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I just placed wife in memory care yesterday-she refused to take meds or would fail to take them, has escaped house once and picked up by police and taken to pysch ward. I am very depressed and keep thinking I made a mistake. Neurologist will not see her because she will not consistently take meds. Anyone have any alternatives? I am approaching 90 and have been told that I can't help her anymore. Thanks in advance; I cannot afford 24 hr homecare.

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I was unable to continue care for my mother. When I had your same emotions, my brother said one thing that kept me focused each day rather than worrying about our decision. He said, " What mom needs most now is a loving, kind daughter that is her friend. Let the caregivers do their jobs and you just be there for her emotionally." This was such a gift as the nursing home never limited the time I could spend with her; therefore, those times I spent with her are such fond memories of games, celebrations and outings. We made new friends with the staff, the residents and their families. It was a good decision for us. I wish you the same. Visit as much as you want and go home to a good nights sleep.
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I am about your age, facing the same fate with my wife and totally understand your situation. We get advice from people who placed their mom or dad. We may all love our parents but it is not the same to be separated from your wife after 65 years of marriage, so I decided we'll both go. We did and after a couple of weeks, I missed the house. We found a lady in need of housing, willing to help for room and board. So far ,so good. I am glad we are back as being locked up because of the virus would have been the last nail in the coffin! I know that if we live long enough we'll go back.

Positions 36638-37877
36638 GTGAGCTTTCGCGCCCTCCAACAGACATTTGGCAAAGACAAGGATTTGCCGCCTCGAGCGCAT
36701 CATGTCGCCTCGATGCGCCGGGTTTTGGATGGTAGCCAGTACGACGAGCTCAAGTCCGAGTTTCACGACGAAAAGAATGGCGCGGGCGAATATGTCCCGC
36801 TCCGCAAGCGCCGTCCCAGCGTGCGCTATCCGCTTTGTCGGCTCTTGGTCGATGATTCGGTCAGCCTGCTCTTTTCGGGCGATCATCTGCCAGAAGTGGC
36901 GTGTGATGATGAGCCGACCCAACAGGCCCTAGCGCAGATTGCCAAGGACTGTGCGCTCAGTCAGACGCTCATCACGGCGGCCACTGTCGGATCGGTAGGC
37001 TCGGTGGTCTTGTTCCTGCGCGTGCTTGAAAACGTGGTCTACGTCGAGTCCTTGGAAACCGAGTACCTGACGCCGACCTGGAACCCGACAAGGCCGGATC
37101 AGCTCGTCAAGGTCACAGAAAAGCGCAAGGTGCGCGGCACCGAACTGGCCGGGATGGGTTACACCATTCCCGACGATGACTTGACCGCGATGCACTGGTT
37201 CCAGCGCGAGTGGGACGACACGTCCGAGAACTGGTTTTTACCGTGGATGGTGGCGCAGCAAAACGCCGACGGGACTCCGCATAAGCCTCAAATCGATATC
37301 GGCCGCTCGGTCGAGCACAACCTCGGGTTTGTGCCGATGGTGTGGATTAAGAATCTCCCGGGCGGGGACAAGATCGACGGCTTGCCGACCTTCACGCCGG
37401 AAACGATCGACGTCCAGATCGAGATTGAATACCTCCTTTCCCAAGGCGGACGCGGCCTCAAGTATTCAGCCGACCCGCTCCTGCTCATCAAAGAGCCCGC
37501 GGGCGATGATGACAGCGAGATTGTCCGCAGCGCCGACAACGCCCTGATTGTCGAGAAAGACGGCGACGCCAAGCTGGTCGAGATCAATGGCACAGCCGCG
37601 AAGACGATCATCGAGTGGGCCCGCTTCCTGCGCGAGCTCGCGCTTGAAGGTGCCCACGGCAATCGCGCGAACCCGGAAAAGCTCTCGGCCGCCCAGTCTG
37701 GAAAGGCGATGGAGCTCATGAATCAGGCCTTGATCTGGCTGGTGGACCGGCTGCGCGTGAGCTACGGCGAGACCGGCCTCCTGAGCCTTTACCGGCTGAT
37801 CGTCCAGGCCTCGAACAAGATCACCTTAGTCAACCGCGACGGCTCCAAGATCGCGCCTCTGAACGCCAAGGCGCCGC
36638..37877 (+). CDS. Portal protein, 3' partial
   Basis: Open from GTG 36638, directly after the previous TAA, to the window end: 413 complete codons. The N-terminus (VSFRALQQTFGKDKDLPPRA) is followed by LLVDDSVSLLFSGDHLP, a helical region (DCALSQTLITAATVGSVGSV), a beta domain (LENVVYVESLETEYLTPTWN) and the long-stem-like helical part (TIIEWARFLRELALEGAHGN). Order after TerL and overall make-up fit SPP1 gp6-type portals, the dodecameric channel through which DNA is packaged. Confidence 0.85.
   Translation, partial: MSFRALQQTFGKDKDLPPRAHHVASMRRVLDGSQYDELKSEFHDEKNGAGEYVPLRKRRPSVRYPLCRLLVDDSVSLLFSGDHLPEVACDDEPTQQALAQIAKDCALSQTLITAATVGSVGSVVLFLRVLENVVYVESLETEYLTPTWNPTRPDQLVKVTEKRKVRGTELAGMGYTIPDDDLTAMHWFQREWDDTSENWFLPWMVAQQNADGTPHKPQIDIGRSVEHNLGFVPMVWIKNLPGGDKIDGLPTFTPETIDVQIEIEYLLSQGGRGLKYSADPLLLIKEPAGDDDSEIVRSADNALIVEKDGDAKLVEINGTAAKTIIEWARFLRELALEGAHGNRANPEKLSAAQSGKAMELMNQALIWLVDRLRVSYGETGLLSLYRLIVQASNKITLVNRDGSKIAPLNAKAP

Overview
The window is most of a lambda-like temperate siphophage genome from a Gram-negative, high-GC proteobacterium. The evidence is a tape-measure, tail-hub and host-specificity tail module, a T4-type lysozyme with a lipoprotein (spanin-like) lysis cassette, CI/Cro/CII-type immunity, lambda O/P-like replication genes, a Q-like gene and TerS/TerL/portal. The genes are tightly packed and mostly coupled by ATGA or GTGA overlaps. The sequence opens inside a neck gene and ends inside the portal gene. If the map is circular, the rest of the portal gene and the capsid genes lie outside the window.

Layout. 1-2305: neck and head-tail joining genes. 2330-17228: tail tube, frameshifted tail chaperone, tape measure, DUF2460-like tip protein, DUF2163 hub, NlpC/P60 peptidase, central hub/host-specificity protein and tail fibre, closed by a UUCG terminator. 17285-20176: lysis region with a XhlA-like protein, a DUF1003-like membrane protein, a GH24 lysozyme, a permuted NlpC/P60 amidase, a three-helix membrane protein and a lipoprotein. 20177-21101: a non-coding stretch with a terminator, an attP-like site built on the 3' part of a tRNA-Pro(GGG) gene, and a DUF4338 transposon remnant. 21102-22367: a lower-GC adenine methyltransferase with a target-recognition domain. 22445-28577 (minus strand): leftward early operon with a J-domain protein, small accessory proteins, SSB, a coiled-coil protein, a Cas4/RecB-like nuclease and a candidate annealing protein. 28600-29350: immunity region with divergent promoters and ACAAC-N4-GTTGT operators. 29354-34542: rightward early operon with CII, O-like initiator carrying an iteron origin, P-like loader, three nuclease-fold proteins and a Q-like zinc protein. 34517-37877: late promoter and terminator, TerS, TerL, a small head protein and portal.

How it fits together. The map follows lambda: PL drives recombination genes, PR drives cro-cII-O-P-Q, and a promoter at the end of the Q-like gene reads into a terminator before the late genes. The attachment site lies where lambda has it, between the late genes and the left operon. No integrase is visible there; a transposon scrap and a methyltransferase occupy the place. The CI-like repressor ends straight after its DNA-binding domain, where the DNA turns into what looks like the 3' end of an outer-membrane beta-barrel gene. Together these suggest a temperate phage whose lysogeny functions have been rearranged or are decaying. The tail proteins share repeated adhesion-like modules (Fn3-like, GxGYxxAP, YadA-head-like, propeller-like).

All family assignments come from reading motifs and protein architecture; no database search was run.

I am extremely thankful for having been able to retire at 55. We did have 30 very good years in retirement. Then ,this happened, but I did learn that in life for every plus their is a minus. Somewhere down the line you have to pay the piper!
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Oh Hooray,
How I wish I could give you a hug. You did exactly the right thing! I am so sorry that your wife, who you have loved, is so ill. If she had an illness in another part of her body---for example a cancer or diabetes, would you not want her to have the specialized care necessary? Of course, this is similar. You are seeing to it that she receives the care she so desperately needs and for which your expertise is limited. My friend, you did not do anything wrong, you are saving her and you.
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You did the right thing. This is exactly the situation my 92 y/o father was in and I begged him to put my mother in memory care so he could go back to being her husband as opposed to her 24 hour a day caregiver. Even though we had CNAs going in 4 days a week to help him, it still wasn't enough help and his health was declining rapidly. She had no structure during the day and just wandered around the house, and also got out at 2:00 a.m., and he called me and the police. We put special locks on the door, and made multiple adjustments, but it was not the best situation for her, or him. She has been happier in memory care with the structure and activities and he was able to be her husband again, and enjoy their time together. It's a hard decision to make, and you made the right one. I wish my father would have done this sooner.
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It sounds like you did the right thing! Sometimes things reach a point where it is no longer safe to have an aging spouse or parent continue to live at home. It will take time for her to adjust to her new surroundings! She is where she will get the around the clock care she needs. It is heartbreaking sometimes to see how hard the adjustment is, but so many tragedies can happen when elderly, particularly those with memory issues, live either alone or with their spouse, when more supervision is required. Taking full-time care of a spouse with memory issues is a 24x7 job. My husband and I are my Mom's caregivers; she is 93 with dementia, and it is exhausting and mentally draining for both of us! She will get the proper neurology visits as a resident there. 🙏, it will get better with time. Take care of yourself and make sure you are getting the support and help that YOU need, also!!